Website Backup Service: Everything You Need to Know About Azure Site Replication

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What measures are you taking in case of a disaster? What options are available to you? Which option would give you the least downtime to ensure profit loss stays to a minimal? Well if you said “I don’t know” for any of these, look no further!

One critical disaster recovery component is a website backup service. Specifically, Azure site replication is what you need.

Why You Need Azure’s Website Backup Service

1.  It’s simple, user-friendly, and reliable.

Azure site replication is a low-downtime website backup service designed to kick disaster’s ass.

If you’re using Azure you can replicate just about everything, except your DNA. You can replicate Virtual Machines (Azure or local), as well as physical machines at the office!

2.  Replication to the Cloud

The first and most important part of the system is the replication of the machine(s) to the Azure Cloud. I know, sounds crazy right?

This requires a controller. A controller is a designated server that manages all the replication jobs to the cloud services. The “controller” is… well, in control of monitoring, managing, and coordinating resources for servers and software.

Tip: The controller cannot be a Domain Controller and has to have IIS open to manage the jobs.

If most of your infrastructure is Virtual Machines, you’re in luck. Why? Because you can use your host server to be the controller and then each line-of-business Virtual Machine is replicated to the cloud.

3.  Storage

Storage is the biggest deciding factor when deciding whether Azure Site Replication is right for you.

Chances are you wouldn’t buy a house with less space than you need, right? When it comes to replication, you have to have adequate storage set aside.

Your storage is set up as a storage resource within your replication resource group (Contact Your Network or Computer Administrator for Assistance).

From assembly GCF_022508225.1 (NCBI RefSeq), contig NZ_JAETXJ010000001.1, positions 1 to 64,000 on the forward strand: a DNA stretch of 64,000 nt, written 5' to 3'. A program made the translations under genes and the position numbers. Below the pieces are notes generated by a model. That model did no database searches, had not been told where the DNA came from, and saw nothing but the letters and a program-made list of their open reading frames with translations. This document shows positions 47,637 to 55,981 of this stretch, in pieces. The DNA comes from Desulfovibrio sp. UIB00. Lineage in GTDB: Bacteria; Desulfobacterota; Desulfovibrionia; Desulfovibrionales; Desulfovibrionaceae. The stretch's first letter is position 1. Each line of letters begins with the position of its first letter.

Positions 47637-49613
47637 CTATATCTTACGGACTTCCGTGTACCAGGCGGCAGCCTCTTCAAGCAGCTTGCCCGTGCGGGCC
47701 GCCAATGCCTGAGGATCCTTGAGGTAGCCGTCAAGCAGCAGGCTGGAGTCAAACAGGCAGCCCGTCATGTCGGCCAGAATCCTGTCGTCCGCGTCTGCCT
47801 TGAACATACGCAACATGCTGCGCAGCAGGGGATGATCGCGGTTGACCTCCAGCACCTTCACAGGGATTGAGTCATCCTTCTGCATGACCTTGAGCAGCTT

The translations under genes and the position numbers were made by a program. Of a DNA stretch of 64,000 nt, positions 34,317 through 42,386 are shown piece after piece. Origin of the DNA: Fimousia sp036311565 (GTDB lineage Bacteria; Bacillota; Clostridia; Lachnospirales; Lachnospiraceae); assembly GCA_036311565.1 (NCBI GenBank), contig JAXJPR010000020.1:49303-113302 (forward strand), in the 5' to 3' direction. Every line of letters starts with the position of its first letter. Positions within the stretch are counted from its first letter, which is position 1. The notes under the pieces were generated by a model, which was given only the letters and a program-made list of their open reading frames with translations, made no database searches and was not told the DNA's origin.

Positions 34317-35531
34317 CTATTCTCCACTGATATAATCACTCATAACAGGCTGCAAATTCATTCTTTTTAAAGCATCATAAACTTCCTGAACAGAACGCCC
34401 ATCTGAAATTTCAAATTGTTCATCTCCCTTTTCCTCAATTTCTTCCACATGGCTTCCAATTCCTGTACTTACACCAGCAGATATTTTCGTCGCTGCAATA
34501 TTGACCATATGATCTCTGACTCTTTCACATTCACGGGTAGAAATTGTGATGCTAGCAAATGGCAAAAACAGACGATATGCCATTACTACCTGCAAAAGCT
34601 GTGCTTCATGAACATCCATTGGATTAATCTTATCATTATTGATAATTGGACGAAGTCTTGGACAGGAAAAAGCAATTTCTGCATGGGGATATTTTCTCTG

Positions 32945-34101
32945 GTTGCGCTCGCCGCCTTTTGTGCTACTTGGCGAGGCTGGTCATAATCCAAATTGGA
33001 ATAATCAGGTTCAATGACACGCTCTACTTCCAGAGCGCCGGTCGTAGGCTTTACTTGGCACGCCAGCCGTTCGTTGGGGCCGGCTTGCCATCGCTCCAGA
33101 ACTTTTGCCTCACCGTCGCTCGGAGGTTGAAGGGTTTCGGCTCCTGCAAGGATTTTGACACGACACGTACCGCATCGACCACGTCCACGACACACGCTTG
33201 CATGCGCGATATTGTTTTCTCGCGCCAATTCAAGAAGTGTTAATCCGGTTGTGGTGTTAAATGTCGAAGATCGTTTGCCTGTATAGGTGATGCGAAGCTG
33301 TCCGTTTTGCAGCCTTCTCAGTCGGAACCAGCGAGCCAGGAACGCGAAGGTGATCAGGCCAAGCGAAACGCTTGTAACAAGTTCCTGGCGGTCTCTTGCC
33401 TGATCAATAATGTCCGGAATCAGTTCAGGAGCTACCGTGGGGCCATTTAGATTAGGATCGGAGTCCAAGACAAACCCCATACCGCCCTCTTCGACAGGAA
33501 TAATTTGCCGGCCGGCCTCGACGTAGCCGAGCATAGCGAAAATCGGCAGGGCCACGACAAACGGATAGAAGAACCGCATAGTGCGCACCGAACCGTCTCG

3a.  More on Storage

If you have a high storage capacity, say a couple Terabytes (TBs) you should use a more traditional backup/replication solution.

For example, to prepare your network for hardware disaster on your main server, having a secondary server on-site is a must have. This is the destination where your main server is replicating everything.

Tip: Having multiple servers on-site does not protect you from natural disasters.

Bonus Fact: Only you can prevent forest fires.

4.  Network Requirements

Even though by taking the Azure route you will be mostly working in the cloud, your in-house networking is just as important. To get your Azure website backup service ready for action, you have to have a solid, working virtual network.

A virtual network is exactly what it sounds like: it’s virtual, or in the cloud. When setting up your virtual network you can use either a public IP scheme or a set of private IP ranges. (Contact Your Network or Computer Administrator for Assistance).

5.  VPN

*Virtual Connection to your Network

You should set up a VPN in the event that your secondary server is needed.

To use your secondary server, you have to access your Azure portal (cloud) and select the secondary server. Upon selecting the secondary server, your line-of-business applications, files and web-pages are back online and accessible. Now, instead of having a large amount of downtime, you can seamlessly transition servers and keep on going.

Include Azure’s Website Backup Service in Your Disaster Recovery Plan

Having an Azure Site Replication plan, you can guarantee that your system won’t experience much downtime in the event of a disaster. When devising a disaster recovery plan, you should always consider Azure.

But just to be safe, Contact Your Network or Computer Administrator for Assistance.

Related: What Should I Include in Business Backups?

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